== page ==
What US Can Learn From China

By Paul Chong                                                                               Tuesday 15 December 2009

Confucius Classic Tradition

Speaking from personal experience on matters of Chinese education, I had two years of it as a child in a little known town of Port Weld in Malaysia. Chinese education is archaic & very traditional after the old ancient style which largely remained unchanged through the centuries. However, we learnt well to read, write & add – the basic three-Rs. Learning the Chinese language is by no means an easy task & there appears to have little possibility of any change from the traditional method of learning the Chinese language – reading aloud, recitation,memorisation & most importantly learning to write from memory & the consistent practice of hand writing & calligraphy.

Now, however, innovations & progression are making inroads into the Chinese education. Its notorious rigid curriculum now bears additional creative & practical topics.

Inroad of Progress & Innovation in Education

My article on “Roots To Grow . . . Wings To Fly” has merits in the growth & progress of any nation. You just cannot afford to neglect the basic & fundamentals. Foundation must be strong before you can grow any tall structure, and the first brick is laid according to the blue-print.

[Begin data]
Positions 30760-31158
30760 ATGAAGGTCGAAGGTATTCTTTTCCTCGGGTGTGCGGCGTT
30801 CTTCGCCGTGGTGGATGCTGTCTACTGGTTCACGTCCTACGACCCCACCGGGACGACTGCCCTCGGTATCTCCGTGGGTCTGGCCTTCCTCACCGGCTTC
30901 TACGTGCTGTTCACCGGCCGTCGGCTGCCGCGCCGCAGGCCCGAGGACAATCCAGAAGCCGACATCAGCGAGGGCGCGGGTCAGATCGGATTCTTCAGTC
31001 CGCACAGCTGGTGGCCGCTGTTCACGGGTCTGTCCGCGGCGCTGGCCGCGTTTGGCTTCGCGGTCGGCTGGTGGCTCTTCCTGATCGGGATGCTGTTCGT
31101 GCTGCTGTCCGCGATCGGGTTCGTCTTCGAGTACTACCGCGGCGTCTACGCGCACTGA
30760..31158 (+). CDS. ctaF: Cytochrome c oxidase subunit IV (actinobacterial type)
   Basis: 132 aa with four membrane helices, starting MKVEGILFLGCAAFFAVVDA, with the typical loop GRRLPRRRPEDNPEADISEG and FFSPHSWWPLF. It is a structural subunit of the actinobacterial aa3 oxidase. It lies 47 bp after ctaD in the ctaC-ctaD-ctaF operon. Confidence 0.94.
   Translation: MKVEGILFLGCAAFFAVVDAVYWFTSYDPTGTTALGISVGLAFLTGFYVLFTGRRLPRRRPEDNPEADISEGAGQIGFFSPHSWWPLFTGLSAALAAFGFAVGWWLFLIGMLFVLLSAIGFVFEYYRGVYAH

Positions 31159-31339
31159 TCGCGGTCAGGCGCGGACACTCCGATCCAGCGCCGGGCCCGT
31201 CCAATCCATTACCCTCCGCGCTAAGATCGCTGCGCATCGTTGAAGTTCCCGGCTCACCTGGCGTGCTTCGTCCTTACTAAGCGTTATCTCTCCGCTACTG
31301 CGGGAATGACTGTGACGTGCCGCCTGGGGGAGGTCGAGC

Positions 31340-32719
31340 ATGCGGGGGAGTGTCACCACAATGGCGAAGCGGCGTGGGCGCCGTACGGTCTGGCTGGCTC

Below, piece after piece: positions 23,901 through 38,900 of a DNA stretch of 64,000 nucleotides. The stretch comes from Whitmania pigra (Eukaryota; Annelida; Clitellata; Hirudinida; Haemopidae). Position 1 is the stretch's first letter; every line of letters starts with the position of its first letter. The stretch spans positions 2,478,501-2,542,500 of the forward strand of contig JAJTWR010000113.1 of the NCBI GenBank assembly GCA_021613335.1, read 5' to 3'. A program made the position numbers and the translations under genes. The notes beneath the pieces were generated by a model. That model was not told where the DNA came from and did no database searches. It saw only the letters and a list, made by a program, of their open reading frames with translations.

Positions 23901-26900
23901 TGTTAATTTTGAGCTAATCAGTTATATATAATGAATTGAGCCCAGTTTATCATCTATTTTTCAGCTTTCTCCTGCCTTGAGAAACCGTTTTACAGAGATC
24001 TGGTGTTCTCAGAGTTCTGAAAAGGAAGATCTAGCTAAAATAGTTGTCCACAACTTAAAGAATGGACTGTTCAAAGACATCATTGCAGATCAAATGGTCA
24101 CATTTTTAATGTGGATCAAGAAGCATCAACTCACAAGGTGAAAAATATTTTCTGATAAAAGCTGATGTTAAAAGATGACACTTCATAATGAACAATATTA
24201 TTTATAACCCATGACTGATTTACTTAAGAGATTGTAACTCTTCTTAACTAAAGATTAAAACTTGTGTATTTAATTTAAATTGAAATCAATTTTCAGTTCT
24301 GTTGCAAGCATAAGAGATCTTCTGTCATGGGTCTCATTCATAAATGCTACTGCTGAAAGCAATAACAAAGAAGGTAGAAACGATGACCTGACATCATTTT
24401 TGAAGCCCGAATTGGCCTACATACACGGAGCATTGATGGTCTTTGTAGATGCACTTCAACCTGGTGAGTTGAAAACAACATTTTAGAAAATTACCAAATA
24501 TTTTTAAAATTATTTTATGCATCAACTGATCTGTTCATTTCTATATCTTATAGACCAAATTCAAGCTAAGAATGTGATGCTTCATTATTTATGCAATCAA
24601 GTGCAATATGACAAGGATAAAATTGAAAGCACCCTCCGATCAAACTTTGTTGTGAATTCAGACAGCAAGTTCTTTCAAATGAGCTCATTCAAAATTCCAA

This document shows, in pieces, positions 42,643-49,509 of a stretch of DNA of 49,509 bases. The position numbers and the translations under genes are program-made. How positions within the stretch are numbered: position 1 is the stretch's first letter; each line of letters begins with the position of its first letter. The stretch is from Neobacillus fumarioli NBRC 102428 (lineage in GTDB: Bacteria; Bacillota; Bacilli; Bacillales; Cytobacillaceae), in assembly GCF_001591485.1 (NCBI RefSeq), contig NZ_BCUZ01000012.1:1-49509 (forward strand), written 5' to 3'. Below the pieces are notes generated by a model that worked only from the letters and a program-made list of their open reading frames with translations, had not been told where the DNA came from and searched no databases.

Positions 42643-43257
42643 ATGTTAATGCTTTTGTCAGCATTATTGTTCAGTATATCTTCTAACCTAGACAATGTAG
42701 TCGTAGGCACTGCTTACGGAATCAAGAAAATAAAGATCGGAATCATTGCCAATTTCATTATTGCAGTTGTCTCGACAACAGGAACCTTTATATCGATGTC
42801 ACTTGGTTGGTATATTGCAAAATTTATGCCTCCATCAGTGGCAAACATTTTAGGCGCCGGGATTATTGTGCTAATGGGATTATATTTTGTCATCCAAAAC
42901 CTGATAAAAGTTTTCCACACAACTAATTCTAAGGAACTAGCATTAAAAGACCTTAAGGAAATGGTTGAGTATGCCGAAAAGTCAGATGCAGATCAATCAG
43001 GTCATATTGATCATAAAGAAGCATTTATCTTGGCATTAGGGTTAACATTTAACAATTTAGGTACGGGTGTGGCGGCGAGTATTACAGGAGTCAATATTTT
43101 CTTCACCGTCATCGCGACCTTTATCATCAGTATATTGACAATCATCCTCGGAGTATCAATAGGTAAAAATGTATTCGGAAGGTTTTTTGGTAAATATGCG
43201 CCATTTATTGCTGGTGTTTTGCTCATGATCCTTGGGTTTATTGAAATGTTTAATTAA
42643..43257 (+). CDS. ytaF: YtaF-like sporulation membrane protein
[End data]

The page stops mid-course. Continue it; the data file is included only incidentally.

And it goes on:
While US focuses on nukes in Iran & N. Korea, China’s surging military spending, trade imbalances between themselves and climate change, it lacks that visionary outlook to learn & appreciate what’s making China tick!

With the background of 5,000 years of civilisation does bear down a nation to some extent – the burden of inhibitions to change. The Great Wall of China was impenetrable in ancient times & living long in isolation is against the march of times. However, China’s emergence as a dynamo of optimism, an economic power house of growth and experimentation – all within one single generation – is indeed a miracle, to say the least. Never has so much been achieved in so little a time in human history. This will certainly go down permanently in the Guinness World Records.